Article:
We ask you to submit a completed and signed Assignment of Copyright form with your article. A general form is available (please note however that this form is not appropriate for The Astronomical Journal, The Astrophysical Journal, The Astrophysical Journal Letters, The Astrophysical Journal Supplement Series, Nonlinearity or European Journal of Physics). If you cannot send an Assignment of Copyright form with your article we will create an Assignment of Copyright task on your article's 'Article details' page on your IOP Author homepage when we acknowledge receipt of your article. Please use this web page to send us your signed Assignment of Copyright.

If you cannot assign copyright then an agreement giving Licence to Publish will be required instead. Please consult the Managing Editor, Copyright and Permissions ( if the standard form is not appropriate for your circumstances.

Copyright of articles is assigned to Institute of Physics Publishing from the date on which the article is accepted for publication. The main features of the copyright transfer are that:

The transfer assumes that all authors have received the final version of the article and have agreed to it being submitted to the journal. The copyright assigned to IOP covers all formats and media (including electronic, microform and paper).

Transfer of copyright allows IOP to participate in the work of the UK's Copyright Licensing Agency (CLA), which licenses copying in the UK. In addition, through bilateral arrangements, it participates in the work of other reproduction rights organizations around the world, principally the Copyright Clearance Center (CCC) in the USA. IOP supports these organizations as they represent a development in copyright protection that is extending to other countries, so that copies beyond those permitted under legislation should be paid for by the copier.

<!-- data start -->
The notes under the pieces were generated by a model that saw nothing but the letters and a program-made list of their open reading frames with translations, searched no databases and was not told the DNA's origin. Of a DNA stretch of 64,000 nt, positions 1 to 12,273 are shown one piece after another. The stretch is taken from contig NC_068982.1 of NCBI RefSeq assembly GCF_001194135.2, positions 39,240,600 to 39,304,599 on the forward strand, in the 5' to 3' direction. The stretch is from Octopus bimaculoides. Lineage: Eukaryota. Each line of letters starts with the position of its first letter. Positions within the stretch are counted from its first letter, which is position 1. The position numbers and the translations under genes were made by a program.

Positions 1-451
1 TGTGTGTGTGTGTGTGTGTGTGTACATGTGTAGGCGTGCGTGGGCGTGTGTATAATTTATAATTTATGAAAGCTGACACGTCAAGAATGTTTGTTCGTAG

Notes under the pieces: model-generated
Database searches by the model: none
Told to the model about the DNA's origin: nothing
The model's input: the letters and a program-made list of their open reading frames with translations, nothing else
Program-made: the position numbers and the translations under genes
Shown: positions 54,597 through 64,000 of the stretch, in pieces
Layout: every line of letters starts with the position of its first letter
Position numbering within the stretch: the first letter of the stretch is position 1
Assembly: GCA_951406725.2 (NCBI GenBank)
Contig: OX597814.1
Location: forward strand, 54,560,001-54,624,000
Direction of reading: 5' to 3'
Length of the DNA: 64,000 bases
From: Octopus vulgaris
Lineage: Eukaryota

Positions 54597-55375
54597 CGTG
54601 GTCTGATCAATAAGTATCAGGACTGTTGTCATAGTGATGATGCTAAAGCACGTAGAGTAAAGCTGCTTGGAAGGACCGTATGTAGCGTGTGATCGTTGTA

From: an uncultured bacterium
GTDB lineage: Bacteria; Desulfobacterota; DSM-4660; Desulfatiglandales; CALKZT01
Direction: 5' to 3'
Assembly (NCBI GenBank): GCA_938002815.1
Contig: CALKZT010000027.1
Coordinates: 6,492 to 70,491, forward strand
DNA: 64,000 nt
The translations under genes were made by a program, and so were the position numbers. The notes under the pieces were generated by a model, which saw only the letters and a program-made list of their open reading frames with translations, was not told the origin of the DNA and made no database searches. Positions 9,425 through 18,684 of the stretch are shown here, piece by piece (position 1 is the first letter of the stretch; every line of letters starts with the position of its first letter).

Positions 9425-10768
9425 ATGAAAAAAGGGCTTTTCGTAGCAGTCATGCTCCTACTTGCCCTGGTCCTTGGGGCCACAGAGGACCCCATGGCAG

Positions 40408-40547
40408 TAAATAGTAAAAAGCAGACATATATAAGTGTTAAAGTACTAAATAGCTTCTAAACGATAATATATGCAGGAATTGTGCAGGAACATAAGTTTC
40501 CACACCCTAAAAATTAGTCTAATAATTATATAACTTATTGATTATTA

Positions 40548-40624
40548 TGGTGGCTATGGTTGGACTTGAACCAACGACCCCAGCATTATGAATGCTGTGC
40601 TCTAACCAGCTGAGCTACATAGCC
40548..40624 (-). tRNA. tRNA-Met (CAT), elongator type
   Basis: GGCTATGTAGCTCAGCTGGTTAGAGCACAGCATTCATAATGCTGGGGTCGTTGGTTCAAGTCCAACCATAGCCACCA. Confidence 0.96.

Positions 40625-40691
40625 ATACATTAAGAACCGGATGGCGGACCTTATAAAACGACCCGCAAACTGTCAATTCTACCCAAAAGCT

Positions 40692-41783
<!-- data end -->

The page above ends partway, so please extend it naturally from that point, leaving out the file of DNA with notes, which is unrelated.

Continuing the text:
Copying IOP articles
IOP permits single copying of single published articles for private study or research, no matter where the copying is done. Multiple copying of journals or parts of journals without permission, however, is in breach of copyright.

Permission is normally given upon request to the Managing Editor, Copyright and Permissions (, for figures, tables and short extracts from the text of individual articles published in our journals to be copied, provided that the original source of the material is acknowledged in each case and the permission of the authors is also obtained.